John Allison writes as follows: Seventy years after his death, Sergei Rachmaninov’s star burns as brightly as ever. Few composers are better loved by a broad public, and listeners never seem to tire of his narrow range of musical moods.
It hardly seems to matter that many of Rachmaninov’s themes are almost incestuous: as the latest juxtaposition of his popular Rhapsody on a Theme of Paganini (at Cadogan Hall) with the more elusive All-Night Vigil (at St Martin-in-the-Fields) proved again, the remarkable consistency of this music is all part of its potency.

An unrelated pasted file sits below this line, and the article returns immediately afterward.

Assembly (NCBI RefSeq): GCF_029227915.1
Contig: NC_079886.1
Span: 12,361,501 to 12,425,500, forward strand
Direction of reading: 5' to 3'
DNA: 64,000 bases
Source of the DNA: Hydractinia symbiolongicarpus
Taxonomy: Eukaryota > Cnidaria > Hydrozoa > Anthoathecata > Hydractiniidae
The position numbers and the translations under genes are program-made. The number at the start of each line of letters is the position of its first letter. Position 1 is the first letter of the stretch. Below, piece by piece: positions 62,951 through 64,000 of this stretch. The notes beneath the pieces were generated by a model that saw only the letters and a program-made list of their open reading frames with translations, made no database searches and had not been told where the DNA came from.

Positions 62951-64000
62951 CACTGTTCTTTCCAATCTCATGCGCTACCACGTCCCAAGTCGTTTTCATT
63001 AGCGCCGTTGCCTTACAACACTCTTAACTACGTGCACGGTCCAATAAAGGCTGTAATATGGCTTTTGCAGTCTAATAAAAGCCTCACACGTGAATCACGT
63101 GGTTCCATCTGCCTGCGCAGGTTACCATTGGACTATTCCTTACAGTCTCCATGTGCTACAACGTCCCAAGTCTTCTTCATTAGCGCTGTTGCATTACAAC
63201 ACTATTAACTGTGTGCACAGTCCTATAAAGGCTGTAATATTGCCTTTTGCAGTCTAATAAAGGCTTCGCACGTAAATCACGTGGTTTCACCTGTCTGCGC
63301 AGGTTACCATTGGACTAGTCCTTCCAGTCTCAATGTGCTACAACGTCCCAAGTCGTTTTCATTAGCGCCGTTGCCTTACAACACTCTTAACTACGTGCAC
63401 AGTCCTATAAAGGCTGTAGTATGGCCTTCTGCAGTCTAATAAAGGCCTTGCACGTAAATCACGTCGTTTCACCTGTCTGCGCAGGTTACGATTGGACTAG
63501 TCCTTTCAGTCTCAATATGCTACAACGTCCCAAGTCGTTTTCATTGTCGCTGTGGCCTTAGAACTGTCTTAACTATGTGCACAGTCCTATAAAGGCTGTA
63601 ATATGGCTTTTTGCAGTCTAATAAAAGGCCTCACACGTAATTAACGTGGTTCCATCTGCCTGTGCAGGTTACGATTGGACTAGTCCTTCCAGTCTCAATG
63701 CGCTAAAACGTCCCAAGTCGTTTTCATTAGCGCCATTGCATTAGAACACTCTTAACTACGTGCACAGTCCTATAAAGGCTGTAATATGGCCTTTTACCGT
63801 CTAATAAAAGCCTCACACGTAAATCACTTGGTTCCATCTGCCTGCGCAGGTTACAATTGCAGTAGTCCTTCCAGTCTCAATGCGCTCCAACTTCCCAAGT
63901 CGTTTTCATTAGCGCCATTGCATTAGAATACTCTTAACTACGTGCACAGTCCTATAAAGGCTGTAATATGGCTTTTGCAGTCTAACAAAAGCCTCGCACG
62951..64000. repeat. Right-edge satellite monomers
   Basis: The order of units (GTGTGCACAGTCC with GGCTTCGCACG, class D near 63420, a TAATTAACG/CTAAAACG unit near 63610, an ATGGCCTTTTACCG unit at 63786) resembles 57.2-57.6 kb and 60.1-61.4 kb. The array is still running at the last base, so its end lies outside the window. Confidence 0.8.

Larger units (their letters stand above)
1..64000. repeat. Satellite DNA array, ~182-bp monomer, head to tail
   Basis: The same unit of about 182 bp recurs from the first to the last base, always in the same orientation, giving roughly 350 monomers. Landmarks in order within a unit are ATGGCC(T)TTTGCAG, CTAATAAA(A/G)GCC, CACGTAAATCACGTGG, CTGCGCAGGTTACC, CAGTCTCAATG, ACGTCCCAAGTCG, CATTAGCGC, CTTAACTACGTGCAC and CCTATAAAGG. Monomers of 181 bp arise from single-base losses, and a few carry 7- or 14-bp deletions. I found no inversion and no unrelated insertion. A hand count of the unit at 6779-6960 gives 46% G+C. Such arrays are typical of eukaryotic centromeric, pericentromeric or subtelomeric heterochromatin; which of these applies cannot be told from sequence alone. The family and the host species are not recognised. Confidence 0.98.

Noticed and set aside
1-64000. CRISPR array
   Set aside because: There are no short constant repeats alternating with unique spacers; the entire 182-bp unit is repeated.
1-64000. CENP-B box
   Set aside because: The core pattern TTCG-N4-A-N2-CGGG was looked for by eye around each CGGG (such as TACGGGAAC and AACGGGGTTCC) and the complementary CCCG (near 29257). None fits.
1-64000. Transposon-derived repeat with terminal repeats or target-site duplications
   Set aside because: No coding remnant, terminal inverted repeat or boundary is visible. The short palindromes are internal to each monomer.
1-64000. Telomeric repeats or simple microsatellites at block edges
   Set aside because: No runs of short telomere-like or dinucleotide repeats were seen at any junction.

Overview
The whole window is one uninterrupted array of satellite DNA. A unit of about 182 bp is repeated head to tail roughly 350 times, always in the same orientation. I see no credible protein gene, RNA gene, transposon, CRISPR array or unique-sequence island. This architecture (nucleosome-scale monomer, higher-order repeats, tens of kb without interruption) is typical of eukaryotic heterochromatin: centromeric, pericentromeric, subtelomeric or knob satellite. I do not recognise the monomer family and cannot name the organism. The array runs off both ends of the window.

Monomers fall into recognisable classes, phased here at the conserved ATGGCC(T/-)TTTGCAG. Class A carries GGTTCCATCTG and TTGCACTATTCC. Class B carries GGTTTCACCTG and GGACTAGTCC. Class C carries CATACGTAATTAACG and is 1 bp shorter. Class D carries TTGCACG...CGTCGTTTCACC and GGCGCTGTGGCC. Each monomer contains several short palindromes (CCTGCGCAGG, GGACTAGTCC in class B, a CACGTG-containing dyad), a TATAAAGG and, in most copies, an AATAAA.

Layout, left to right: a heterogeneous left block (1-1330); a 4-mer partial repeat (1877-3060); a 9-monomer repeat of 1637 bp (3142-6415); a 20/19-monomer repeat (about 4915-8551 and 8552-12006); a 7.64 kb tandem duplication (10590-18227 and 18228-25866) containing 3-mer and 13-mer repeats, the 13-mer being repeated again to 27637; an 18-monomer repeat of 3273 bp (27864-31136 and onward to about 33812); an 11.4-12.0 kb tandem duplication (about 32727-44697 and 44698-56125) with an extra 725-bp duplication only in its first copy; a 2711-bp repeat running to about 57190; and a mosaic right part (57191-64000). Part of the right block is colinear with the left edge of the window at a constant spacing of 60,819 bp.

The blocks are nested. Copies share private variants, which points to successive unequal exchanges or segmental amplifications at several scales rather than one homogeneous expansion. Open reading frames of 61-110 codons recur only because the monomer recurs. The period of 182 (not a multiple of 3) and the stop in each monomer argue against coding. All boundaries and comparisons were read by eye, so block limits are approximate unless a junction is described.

However neatly his life and career divides on either side of the Russian Revolution – like Chopin, he went into exile and was never to see his homeland again – Rachmaninov’s voice was hardly changed by it. If anything, it was only strengthened by a longing for home.